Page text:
Cities: Atlanta

Students for a Democratic Society & Atlanta's Fat Cats

In October 1969, Atlanta held mayoral elections for candidates Rodney Cook, a moderate Republican, and Sam Massell. Horace Tate, the only African American who entered the race, did not stand for election during the primaries. When electors tallied the votes, Massell triumphed as Atlanta’s first Jewish mayor with Maynard Jackson, who in 1973 would become the city’s first African American mayor, as vice mayor.

In this WSB clip, filmed on the eve of the 1969 election, members of the organization Students for a Democratic Society (SDS) hold a press conference to denounce candidates for what they viewed as unfair participation in the democratic process. The commentator targeted his criticism towards Cook, whom they accuse of catering to the needs of the white business owners that provided the financial backing for his campaign. Although Cook is named specificially, the spokesperson makes clear that he feels Atlanta's business elite influenced both candidates. Rather than being chosen by the people, the SDS member argues that "the only choices you have are the people the fat cats put up."  

Wearing a button depicting a raised fist, and speaking with confidence, the SDS representative evokes the militant rhetoric of such organizations as the Black Panther Party. SDS held its first meeting in 1960, and expanded across the nation’s colleges and universities to include over one thousand members by its last convention in 1969. Like many other protest organizations of the 1960s, SDS members operated under the philosophy of nonviolence, but soon became jaded about this strategy and frustrated with the slow pace of change. Like Civil Rights Movement activists, SDS protested the involvement of the United States in the Vietnam War, the influence of the wealthy on national politics, racism, and socio-economic disparities among all types of Americans.

Unlike civil rights demonstrators, however, SDS members were largely products of the Establishment they claimed to protest. They were mostly white, middle-to-upper-class college students. Bernadine Dohrn, who worked as a lawyer, and her husband Bill Ayers, were both leaders of SDS who broke off from the organization in the 1970s to form a militant faction called the Weather Underground. Although the two had been featured on the FBI’s Most Wanted List for bombing the Pentagon and the Capitol building, authorities dropped all charges against them when they turned themselves in 1979. By the 1990s, the two had established successful careers.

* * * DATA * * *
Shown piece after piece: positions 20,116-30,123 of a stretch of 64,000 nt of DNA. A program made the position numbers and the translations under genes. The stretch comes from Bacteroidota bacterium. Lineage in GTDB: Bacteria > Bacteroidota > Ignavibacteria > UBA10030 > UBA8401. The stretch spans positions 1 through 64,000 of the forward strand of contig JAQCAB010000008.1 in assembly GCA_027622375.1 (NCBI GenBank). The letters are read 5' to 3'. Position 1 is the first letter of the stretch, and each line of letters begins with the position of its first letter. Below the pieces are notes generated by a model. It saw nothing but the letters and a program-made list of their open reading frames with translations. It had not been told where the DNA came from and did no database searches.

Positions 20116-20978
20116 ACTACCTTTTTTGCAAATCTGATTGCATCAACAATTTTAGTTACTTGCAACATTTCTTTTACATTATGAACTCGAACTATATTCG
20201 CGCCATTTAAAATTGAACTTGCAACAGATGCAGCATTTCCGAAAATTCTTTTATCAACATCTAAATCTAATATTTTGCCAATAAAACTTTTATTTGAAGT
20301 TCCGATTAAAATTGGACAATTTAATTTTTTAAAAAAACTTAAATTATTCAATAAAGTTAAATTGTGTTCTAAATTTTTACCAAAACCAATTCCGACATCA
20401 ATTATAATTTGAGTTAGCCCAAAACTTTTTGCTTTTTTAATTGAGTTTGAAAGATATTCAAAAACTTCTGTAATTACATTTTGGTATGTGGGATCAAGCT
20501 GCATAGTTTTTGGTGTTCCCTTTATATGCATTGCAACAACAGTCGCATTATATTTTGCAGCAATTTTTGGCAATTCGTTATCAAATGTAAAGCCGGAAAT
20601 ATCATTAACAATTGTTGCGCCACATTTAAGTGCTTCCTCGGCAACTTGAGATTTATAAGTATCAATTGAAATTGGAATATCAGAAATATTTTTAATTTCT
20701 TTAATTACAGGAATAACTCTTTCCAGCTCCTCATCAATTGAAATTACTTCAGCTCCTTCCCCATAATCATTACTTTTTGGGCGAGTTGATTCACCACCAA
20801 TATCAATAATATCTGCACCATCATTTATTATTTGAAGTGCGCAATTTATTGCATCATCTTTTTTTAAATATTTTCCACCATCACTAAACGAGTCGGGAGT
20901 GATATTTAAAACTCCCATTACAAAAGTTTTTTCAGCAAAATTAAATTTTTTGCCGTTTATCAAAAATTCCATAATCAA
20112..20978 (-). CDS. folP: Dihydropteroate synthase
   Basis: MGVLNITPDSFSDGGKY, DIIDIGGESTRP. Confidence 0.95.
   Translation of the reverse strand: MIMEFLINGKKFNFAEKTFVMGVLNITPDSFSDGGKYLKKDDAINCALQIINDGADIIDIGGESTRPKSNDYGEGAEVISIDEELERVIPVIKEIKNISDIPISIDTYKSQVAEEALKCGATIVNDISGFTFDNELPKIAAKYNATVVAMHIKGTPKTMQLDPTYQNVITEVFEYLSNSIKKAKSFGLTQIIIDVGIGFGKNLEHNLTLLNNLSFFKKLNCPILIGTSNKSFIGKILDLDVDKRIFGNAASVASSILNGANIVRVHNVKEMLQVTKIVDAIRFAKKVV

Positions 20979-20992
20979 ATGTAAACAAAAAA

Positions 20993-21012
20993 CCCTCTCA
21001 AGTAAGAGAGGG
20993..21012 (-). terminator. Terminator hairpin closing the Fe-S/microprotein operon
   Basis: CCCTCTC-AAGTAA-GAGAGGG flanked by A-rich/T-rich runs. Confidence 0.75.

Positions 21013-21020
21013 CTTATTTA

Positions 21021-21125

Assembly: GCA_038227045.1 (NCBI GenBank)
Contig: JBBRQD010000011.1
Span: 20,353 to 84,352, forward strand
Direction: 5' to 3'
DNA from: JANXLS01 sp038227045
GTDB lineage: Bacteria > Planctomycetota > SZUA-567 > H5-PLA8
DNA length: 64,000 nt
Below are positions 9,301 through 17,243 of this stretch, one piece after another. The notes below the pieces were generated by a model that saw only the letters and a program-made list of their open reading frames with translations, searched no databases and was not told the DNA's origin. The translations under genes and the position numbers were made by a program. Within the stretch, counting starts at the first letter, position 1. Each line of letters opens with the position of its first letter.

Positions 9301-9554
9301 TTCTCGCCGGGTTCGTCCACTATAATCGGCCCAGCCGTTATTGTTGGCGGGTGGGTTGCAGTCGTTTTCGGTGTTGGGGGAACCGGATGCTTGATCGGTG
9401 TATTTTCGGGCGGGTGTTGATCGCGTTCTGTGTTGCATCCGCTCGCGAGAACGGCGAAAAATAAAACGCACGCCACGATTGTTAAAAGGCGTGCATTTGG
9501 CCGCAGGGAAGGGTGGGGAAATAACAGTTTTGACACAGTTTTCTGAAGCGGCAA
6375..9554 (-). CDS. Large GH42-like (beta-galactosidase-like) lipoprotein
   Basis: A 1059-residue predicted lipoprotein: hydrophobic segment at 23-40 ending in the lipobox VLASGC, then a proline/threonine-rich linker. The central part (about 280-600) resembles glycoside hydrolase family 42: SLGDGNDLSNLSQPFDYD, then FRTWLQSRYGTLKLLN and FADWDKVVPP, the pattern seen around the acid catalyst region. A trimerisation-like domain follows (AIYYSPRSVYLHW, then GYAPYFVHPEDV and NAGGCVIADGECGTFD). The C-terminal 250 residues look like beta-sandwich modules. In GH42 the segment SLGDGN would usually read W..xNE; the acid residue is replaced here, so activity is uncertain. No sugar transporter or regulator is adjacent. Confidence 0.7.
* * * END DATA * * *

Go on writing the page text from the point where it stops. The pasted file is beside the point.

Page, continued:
The ultimate collapse of SDS and the nation’s subsequent forgetfulness of the organization may represent the commoditization of dissent in recent American history: how American liberalism, while seeming to act against capitalism, ultimately perpetuates capitalism. Integration has, since 1969, been labeled by many people as a success in Atlanta. While SDS did not survive, its spirit, arguably, has been successful to the extent that the project of integration continues in America. Its influence can also be seen today in Atlanta’s racial and ethnic diversity.  

Suggested Resources (click here)

Discussion Questions

1. What is Marxism? How did this theory influence the SDS members?

2. Why do you think SDS collapsed in the late 1970s? Do you think that student organizations still play influential roles in American society? Can you provide examples from outside the United States of the prominence or impact of student organizations?

3. How did the image and rhetoric of the Black Panthers influence the white student members of the SDS? Do you think that the white students were justified in their imitation of Panther style?

Take it to the Streets!

In American popular music, white artists such as the rapper Eminem (Marshall Mathers) and the singer Elvis Presley have been criticized for copying the lyrical and gestural styles of African American artists.  However, both of these singers grew up in multicultural environments (Detroit, Michigan, and Tupelo, Mississippi) alongside African Americans, Native Americans, and/or Latinos. So, how do we determine who has a legitimate claim to forms of American music?  Is the question of legitimacy or authenticity even relevant? Choose one of the musical forms in the list below, and research its history, including its appearance in literature, film, and other popular media.  Then write a brief essay about whether the form you have selected is multicultural or monocultural.

Jazz
Blues
Bhangra  
Country-Western 
Filmi Music (Bollywood Films)
Go-Go
Hip-Hop 
Punk  
Rai
Reggae   
Rythm and Blues (R&B)
Salsa   
Swing

Writers: Mark Anderson, Lee Fletchall, Sarah Hong, Chris Houck, and Erik  Smallwood in Professor Barbara McCaskill's AFAM/ENGL 3230 class (Survey of African American Literature) at The University of Georgia, Spring 2007.        

Editors and Researchers: Lauren Chambers, Christina L. Davis, Aggie Ebrahimi, Courtney Thomas, and Professor Barbara McCaskill     

Web Site Designer: William Weems 

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